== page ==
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Molin M.,Nutrition and Management | Molin M.,Oslo University College | Berstad P.,Akershus University Hospital | Benth J.S.,Nutrition and Management | And 9 more authors.
Anticancer Research | Year: 2013

Intake of trans fatty acids from hydrogenated fish oils has been related to increased risk of coronary heart diseases. The possible effect on colorectal carcinogenesis is unclear. Materials and Methods: Multiple intestinal neoplasia (Min/+) mice were fed one of four experimental diets: either raw fish oil (FO), low (LHFO)-, high (HHFO)- or fully-hydrogenated fish oil (FFHO), from 0 to 9 weeks of age. The number and size of intestinal tumors were recorded. Results: There was no difference between the intervention groups in the numbers of developed intestinal tumors. The tumor size was statistically significantly lower in HHFO vs. the FO-group in male Min/+ mice. The HHFO and FHFO groups had lower weight gain than did the FO group (p=0.008 and p=0.04, respectively), but gender differences, due to effect of dietary intervention on weight gain, were found in Min/+ mice. Conclusion: When compared with raw fish oil, different degrees of hydrogenation of the fish oil had no effect on intestinal carcinogenesis in Min/+ mice. © 2013 Anticancer Research. Source

Eide H.D.,University of Oslo | Halvorsen K.,Nutrition and Management | Halvorsen K.,Oslo University College | Almendingen K.,Nutrition and Management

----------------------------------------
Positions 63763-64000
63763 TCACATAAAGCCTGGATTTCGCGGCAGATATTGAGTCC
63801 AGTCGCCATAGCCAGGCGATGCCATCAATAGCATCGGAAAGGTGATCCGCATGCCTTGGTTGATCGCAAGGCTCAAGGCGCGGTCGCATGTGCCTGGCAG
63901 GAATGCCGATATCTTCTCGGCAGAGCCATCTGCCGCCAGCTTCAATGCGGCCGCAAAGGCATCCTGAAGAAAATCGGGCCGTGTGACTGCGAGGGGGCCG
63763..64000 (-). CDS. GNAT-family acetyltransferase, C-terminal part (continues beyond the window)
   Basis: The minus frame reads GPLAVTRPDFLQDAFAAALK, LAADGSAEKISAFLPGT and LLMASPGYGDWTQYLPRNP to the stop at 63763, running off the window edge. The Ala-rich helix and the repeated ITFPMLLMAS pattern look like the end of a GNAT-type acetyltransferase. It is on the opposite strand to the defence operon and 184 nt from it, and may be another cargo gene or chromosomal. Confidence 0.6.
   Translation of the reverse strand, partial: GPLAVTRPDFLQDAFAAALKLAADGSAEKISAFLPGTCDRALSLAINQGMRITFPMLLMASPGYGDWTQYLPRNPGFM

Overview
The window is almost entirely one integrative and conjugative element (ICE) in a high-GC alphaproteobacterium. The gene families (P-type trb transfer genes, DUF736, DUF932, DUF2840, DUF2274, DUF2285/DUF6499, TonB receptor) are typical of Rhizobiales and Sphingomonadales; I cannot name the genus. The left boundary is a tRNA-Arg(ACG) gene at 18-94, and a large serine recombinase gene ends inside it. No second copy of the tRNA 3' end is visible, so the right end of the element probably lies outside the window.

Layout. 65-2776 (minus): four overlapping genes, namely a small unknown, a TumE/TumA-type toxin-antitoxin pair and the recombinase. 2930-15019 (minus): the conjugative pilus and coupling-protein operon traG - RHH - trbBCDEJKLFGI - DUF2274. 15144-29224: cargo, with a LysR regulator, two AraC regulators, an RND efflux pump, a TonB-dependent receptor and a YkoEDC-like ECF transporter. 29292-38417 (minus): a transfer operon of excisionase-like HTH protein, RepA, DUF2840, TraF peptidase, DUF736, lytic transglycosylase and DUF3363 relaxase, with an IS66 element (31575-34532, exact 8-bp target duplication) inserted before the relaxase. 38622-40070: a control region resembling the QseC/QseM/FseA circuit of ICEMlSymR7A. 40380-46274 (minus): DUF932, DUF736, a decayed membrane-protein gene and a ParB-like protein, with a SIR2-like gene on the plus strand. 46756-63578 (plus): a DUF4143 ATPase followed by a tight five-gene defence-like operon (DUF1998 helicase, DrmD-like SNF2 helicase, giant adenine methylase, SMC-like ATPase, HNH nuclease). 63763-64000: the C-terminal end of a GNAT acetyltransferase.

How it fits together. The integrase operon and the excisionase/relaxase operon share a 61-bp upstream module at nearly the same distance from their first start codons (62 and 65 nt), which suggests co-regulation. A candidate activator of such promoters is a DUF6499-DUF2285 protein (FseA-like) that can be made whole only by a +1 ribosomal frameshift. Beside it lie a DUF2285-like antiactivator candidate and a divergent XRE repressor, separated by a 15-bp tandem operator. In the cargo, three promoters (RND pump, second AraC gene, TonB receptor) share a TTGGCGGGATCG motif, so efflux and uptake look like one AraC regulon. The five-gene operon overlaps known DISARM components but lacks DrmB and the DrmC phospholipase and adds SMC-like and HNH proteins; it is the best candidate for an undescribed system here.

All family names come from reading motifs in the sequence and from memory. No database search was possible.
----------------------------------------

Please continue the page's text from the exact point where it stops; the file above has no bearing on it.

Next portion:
Journal of Clinical Nursing | Year: 2015

Aims and objectives: To identify what nurses experience as barriers to ensuring adequate nutritional care for the undernourished hospitalized elderly. Background: Undernutrition occurs frequently among the hospitalised elderly and can result in a variety of negative consequences if not treated. Nevertheless, undernutrition is often unrecognised and undertreated. Nurses have a great responsibility for nutritional care, as this is part of the patient's basic needs. Exploring nurses' experiences of preventing and treating undernourishment among older patients in hospitals is therefore highly relevant. Design: A focus group study was employed based on a hermeneutic phenomenological methodological approach. Methods: Four focus group interviews with totally 16 nurses working in one large university hospital in Norway were conducted in spring 2012. The nurses were recruited from seven somatic wards, all with a high proportion of older (≥70 years) inpatients. The data were analysed in the three interpretative contexts: self-understanding, a critical common-sense understanding and a theoretical understanding. Results: We identified five themes that reflect barriers the nurses experience in relation to ensuring adequate nutritional care for the undernourished elderly: loneliness in nutritional care, a need for competence in nutritional care, low flexibility in food service practices, system failure in nutritional care and nutritional care is being ignored. Conclusions: The results imply that nutritional care at the university hospital has its limits within the hospital structure and organisation, but also regarding the nurses' competence. Moreover, the barriers revealed that the undernourished elderly are not identified and treated properly as stipulated in the recommendations in the national guidelines on the prevention and treatment of undernutrition. Relevance to clinical practice: The barriers revealed in this study are valuable when considering improvements to nutritional care practices on hospital wards to enable undernourished older inpatients to be identified and treated properly. © 2014 The Authors. Journal of Clinical Nursing Published by John Wiley & Sons Ltd. Source

Wesseltoft-Rao N.,Nutrition and Management | Wesseltoft-Rao N.,Oslo University College | Wesseltoft-Rao N.,University of Oslo | Holven K.B.,Oslo University College | And 11 more authors.
e-SPEN Journal | Year: 2012